Digital risks emanate from business dependence on technology. The more dependent a business is on digital transformation, the higher the exposure to the dark side of digital transformation. Even as companies and businesses try to assess digital risks, some barriers prove dominant for all. Here are five to consider:
1. Problem of quantifying risks
Quantifying digital risks is one of the major barriers to risk assessment. This barrier is prevalent for qualitative digital risks. Qualitative risks are quantified based on the judgment and discretion of the team involved.
In assessing digital risks, experts’ judgment is not always right. Experts’ judgment of digital risk during quantification is likely to be biased. Biasness, in this case, emanates from the selective consideration of factors responsible for a qualitative risk.
Take, for instance, insufficient digital competencies among staff. This is a qualitative risk dependent on many factors like job experience and level of education, among others. The risk of insufficient digital competence is a hard one to quantify. In quantification, experts might consider experience as the only scorecard of quantification.
Quantifying digital risks is also a barrier because of the reliance on past data. Both quantitative and quantitative digital risks are quantified based on past verified data or trends. Reliance on past data is a barrier because the factor resulting in such a trend could have changed altogether.
2. Lack of strategic alliances
Assessment of digital risks is not a one-person job. Different stakeholders must contribute to determining how to treat identified digital risks. Ignoring any of these stakeholders in risk assessment increases failure in deciding the optimal risk treatment strategy.
A strategic alliance is a prevalent barrier where there is no risk assessment advisory committee. It happens when the owners of risks in an organization fail to recognize risks as a functional area in business. Without the risk assessment advisory committee, the formal element of risks assessment is ignored, leaving room for inconsistencies. It hinders formal determination of which risks should be managed through insurance and which digital risks can be tolerated.
3. Discrepancies in risks definition
As simple as it sounds, it is yet a core barrier to digital risk assessment. Defining digital risks is a barrier caused by a difference in understanding of digital risks context. In assessing digital risks, stakeholders could acknowledge the same risks but from a different context.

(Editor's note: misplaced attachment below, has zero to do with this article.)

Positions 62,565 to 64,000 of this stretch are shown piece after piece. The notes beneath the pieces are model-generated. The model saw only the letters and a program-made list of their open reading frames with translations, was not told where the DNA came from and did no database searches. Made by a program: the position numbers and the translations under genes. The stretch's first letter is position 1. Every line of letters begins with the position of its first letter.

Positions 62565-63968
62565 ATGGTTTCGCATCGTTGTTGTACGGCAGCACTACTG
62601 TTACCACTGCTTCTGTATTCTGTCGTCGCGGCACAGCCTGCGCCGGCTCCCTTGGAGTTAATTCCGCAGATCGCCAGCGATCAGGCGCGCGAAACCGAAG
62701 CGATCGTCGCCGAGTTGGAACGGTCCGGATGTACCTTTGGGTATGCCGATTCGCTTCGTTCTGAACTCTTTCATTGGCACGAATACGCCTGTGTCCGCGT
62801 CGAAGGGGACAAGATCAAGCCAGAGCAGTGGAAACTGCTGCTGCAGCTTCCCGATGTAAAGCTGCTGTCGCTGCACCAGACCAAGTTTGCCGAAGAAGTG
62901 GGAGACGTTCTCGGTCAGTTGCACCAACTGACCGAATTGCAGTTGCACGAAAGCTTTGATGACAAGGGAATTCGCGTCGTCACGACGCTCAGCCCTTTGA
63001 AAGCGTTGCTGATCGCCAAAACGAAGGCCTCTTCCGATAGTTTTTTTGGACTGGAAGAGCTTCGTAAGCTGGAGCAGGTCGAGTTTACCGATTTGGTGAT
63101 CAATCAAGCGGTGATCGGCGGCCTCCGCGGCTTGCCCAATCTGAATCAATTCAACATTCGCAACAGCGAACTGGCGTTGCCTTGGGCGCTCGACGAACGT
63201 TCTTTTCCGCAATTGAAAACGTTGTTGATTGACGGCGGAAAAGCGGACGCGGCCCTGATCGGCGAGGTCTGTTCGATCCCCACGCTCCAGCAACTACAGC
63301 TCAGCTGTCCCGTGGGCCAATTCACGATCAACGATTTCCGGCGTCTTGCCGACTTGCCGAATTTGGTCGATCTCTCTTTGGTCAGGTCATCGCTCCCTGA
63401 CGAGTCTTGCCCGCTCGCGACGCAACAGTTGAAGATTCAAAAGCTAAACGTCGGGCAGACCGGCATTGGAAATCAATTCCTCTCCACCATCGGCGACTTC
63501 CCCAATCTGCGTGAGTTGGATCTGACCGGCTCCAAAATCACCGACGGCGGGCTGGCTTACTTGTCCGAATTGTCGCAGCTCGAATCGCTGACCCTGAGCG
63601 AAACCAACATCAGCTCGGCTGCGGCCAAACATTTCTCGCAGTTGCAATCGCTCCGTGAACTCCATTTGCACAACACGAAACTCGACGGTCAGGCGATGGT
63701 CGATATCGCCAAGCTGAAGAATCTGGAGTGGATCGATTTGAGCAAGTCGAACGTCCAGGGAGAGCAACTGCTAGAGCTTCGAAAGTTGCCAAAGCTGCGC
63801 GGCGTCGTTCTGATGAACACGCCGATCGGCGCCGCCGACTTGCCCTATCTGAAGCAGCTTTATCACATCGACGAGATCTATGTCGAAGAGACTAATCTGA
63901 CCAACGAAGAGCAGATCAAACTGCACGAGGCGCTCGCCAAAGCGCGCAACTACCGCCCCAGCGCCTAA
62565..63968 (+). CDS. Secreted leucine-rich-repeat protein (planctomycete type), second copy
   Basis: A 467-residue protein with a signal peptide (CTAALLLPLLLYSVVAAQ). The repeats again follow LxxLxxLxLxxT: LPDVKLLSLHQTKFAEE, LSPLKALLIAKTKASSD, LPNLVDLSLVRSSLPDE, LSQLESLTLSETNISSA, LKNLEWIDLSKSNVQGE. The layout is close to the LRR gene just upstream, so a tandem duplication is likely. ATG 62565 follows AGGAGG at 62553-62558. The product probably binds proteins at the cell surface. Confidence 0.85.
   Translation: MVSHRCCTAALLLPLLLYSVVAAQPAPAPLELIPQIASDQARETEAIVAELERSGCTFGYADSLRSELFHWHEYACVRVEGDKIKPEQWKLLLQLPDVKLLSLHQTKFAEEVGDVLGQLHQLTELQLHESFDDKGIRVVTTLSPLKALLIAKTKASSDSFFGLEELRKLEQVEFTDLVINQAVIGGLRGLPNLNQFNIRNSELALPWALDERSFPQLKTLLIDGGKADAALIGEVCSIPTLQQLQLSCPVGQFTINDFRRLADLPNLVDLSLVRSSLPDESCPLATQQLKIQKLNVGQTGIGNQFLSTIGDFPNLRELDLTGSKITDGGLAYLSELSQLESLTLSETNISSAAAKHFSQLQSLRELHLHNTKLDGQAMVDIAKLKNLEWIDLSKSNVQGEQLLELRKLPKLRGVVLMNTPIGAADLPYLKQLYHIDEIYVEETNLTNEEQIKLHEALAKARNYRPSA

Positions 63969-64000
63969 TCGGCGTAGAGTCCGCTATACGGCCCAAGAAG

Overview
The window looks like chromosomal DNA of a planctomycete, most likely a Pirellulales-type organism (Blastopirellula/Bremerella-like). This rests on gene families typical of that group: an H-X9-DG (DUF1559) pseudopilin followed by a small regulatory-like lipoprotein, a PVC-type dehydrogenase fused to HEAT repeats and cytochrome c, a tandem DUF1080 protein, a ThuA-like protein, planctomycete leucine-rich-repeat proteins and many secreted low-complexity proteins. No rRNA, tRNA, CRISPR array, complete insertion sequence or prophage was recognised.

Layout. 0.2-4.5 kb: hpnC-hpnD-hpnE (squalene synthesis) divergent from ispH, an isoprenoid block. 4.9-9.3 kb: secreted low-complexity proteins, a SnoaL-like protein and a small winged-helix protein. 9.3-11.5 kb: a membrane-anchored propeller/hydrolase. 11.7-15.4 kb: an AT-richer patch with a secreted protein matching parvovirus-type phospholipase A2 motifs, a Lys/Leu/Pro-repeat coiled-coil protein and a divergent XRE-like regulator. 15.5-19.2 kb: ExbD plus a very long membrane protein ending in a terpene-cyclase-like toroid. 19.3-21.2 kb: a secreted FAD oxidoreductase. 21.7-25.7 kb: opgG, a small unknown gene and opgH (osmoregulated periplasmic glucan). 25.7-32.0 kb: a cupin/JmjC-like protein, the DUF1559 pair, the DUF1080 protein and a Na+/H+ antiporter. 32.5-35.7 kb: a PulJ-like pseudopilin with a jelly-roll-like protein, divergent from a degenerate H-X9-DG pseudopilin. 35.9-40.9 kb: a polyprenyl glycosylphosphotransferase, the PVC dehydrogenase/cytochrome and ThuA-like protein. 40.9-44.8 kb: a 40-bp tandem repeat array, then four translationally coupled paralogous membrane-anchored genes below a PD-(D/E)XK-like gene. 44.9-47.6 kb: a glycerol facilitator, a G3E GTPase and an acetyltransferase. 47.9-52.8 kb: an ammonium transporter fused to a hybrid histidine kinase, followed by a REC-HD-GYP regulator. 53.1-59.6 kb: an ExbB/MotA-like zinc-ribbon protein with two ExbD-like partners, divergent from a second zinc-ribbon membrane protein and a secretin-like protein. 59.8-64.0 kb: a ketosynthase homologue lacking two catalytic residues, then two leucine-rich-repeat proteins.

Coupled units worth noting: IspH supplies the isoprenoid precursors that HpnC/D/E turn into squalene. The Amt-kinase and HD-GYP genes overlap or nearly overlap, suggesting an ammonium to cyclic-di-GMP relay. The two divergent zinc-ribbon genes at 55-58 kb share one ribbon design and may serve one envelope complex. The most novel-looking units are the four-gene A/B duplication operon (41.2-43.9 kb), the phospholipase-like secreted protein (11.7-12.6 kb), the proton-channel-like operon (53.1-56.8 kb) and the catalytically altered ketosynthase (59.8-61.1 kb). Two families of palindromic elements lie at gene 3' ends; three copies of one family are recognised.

For example, in defining digital financial risk, some stakeholders could confine themselves within the context of customers, others could assume the context of partners, and others could presume the context of business itself.
These discrepancies in defining a risk context are barriers to stakeholders assessing a digital risk. The perception in risks definition also presents a barrier to assessing a digital risk. Some stakeholders could perceive risk definition as a predecessor input for risk treatment. Others could perceive risk definition as the basis of risk quantification. When stakeholders define the same digital risk differently, it becomes a barrier to risk assessment.
4. Failure to recognize and integrate an organization’s culture
Owners of digital risks have a culture in their risk management. Assessment of digital risks must support their overall culture in risk management. For this reason, an enterprise without a well-defined risk management culture cannot optimally distribute its resources for risk assessment.
One of such resources of risk management is the human labor input. A company without a well-defined risk management culture is not strategic in issuing risk assessment instructions. In extension, stakeholders conducting risks assessment are not objective. Such a company suffers from dysfunctional communication in risk assessment. Leaders in risk assessment fail to read from the same script as the team responsible for tactical risk assessment.
5. Poor formulation of risk matrix
In an assessment of digital risks, it is vital to have a risk matrix. A risk matrix is a tool that helps to study identified digital risks based on their likelihood and consequence. Where the risks matrix is poorly formulated, there is the wrong categorization of identified digital risks.
An example is the wrong categorization of risks in the risk matrix, where risk is assumed to have high likelihood and low consequence when in the real sense, it is a low likelihood with high consequence risk.
When the risk matrix is wrongly drawn, the digital risks audit becomes misleading. The wrong risks are prioritized, giving small priority to the most critical digital chances. As a barrier to risk assessment, it results in choosing the inappropriate method of treating identified digital risk.